Sarah Canright came to Chicago in the early 1960s to study at the School of the Art Institute of Chicago (SAIC). She had been encouraged to apply by her mother and, although initially reluctant to attend, quickly became absorbed with her work. She completed her bachelor’s degree in 1964, with painting as her preferred medium.
In a video-recorded interview, Canright has reflected that SAIC was a unique environment for women in the 1960s (www.chicagoimagism.com). Separated from the art locus of New York City, Canright and her peers saw themselves as welcome members of a mutually supportive alliance with few stylistic constraints. The school’s faculty members exposed their students to Surrealism, Outsider Art, and Chicago’s prevailing tradition of figuration. Don Baum, eager to help SAIC students at the start of their careers, showed the work of recent graduates, male and female, with more or less equal representation at the Hyde Park Art Center (HPAC), where he served as director.
Canright’s work was shown in innovative exhibitions at the HPAC with Nonplussed Some (1968 and 1969), Marriage Chicago Style (1970), and Chicago Antigua (1971). Her choice of tone and imagery distinguishes her visual style from that of other Chicago Imagists. Canright has taught painting since the mid-1970s, and in the 1990s, she accepted a faculty position at the University of Texas in Austin, where she resides today.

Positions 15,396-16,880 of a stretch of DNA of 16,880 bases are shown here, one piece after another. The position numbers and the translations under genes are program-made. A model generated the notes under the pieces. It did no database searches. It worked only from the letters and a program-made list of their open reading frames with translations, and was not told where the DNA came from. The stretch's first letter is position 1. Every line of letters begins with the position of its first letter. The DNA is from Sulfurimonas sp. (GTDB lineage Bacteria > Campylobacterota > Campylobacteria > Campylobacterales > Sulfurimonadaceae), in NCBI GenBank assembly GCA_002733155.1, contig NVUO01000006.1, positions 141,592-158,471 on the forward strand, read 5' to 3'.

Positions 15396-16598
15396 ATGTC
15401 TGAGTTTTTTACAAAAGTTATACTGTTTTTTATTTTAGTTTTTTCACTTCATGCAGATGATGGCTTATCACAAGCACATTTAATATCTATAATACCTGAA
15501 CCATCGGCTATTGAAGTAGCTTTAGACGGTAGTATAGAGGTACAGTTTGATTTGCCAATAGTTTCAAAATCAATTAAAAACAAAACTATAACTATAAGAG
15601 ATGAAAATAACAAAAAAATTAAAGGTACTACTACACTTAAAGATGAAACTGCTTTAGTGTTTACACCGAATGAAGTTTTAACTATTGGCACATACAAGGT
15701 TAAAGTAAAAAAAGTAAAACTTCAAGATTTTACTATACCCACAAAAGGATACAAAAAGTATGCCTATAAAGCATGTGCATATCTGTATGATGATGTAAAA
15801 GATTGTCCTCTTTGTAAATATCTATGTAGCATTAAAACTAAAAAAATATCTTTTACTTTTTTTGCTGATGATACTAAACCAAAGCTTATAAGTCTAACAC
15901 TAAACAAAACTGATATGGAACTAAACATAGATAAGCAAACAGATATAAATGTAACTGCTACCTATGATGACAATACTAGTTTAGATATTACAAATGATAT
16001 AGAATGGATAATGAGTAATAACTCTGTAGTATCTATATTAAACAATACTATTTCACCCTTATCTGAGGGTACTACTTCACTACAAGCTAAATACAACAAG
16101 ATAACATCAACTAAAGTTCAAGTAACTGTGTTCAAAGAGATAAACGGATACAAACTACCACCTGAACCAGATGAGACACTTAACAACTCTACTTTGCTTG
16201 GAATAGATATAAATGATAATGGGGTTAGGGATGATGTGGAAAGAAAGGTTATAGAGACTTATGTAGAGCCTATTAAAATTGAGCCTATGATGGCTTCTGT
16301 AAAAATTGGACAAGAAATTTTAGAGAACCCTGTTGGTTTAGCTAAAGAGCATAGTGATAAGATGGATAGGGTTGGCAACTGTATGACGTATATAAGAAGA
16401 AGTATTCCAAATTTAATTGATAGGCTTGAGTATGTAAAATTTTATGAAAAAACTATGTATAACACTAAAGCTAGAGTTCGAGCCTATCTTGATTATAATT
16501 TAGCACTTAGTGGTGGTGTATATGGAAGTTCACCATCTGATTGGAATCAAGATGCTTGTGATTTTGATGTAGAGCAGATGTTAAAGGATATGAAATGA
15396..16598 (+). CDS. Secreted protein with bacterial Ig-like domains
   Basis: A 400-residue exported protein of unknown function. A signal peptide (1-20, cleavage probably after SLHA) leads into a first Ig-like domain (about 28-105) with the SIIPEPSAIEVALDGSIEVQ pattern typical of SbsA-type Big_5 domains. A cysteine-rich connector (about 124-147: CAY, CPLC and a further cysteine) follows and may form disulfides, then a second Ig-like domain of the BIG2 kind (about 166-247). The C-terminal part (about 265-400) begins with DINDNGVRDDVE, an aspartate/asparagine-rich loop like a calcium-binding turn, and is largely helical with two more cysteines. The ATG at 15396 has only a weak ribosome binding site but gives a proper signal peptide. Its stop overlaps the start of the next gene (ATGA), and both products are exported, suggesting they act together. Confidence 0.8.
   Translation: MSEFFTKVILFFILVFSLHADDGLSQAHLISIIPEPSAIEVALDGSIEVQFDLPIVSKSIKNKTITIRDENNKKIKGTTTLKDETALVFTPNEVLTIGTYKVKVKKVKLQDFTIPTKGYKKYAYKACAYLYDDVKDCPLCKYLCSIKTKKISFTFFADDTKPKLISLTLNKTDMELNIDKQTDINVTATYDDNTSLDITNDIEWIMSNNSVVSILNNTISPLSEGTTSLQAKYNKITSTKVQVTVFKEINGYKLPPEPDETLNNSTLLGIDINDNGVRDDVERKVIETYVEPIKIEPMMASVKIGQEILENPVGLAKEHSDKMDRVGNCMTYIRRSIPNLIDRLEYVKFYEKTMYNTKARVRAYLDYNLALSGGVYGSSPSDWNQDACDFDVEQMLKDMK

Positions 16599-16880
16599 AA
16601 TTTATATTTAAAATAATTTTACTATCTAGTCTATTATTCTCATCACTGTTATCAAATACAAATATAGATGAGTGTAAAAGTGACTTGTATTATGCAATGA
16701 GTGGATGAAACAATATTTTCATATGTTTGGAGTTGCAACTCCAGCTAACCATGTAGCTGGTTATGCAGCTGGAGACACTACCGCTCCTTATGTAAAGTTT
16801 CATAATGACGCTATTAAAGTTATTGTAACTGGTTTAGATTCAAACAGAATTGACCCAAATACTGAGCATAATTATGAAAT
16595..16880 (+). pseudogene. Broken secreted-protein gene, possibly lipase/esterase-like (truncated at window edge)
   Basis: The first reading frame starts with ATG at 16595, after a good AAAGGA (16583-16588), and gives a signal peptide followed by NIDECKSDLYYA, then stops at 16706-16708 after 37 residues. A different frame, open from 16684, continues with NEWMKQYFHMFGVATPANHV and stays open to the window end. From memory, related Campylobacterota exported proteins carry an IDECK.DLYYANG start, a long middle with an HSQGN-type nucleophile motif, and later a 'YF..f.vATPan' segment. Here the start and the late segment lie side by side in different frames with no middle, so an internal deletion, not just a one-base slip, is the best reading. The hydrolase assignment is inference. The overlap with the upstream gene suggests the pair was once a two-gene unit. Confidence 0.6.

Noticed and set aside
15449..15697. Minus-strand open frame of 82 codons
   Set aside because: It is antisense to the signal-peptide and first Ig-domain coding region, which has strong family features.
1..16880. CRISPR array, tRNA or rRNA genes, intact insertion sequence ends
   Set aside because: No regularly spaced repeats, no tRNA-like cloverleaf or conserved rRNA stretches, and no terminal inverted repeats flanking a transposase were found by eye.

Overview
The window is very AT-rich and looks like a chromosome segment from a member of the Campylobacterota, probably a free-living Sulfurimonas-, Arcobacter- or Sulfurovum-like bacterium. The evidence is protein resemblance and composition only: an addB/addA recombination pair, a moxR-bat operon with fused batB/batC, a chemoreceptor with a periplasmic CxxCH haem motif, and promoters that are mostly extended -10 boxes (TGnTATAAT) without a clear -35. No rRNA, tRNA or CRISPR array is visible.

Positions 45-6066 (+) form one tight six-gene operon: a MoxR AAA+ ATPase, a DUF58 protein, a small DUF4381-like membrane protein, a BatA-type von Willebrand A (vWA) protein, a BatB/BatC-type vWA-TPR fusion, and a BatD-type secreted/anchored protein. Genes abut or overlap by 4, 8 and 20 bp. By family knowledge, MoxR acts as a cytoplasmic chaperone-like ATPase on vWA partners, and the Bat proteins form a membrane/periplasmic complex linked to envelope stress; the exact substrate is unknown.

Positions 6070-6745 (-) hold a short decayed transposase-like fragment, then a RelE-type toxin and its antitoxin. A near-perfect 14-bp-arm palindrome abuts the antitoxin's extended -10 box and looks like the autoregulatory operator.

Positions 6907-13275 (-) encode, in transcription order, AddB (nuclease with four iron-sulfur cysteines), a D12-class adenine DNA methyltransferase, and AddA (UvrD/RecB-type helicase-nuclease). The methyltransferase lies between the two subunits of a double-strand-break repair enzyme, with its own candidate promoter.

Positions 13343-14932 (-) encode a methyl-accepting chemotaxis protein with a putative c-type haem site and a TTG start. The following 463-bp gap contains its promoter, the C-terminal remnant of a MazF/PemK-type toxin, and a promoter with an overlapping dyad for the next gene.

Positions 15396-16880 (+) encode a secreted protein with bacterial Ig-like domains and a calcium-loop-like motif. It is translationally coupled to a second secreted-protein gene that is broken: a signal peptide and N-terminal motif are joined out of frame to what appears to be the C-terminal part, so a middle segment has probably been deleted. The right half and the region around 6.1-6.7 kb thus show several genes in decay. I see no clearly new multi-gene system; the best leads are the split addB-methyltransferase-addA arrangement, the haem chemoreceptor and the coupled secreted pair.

- Abstract forms that refer to patterns and textures in the material world
- Contemplation of modern beauty culture and self-fashioning
- Painting from a “feminine” perspective, reading gender in formal content
- How many different patterns and textures do you see? Do you recognize any that are familiar to you?
- Sustained looking at Shadow can create a sense of movement in the patterns. What patterns are prominent? What patterns recede? How does the artist produce this effect?
- Why might the artist have selected pale tones of pink, blue, white, and green? What mood is conveyed by these colors?
- Sarah Canright has said that she wanted to paint from the perspective of a woman. What are your thoughts about why she would want to take this perspective? Could this painting be a self-portrait? Why or why not?
- Although this painting is abstract, we may imagine the large oval defined by the braided texture to be a mirror. What does the “mirror” reflect? What does the interaction between the cloud-like form and the “mirror” suggest?
Sarah Canright on Gender Equality Among the Imagists
Whiting, Cecile. “Second Sex in the Second City: Women of Chicago Imagism” in Chicago Imagists at the Madison Museum of Contemporary Art exhibition catalogue. Madison, WI: Madison Museum of Contemporary Art, 2011.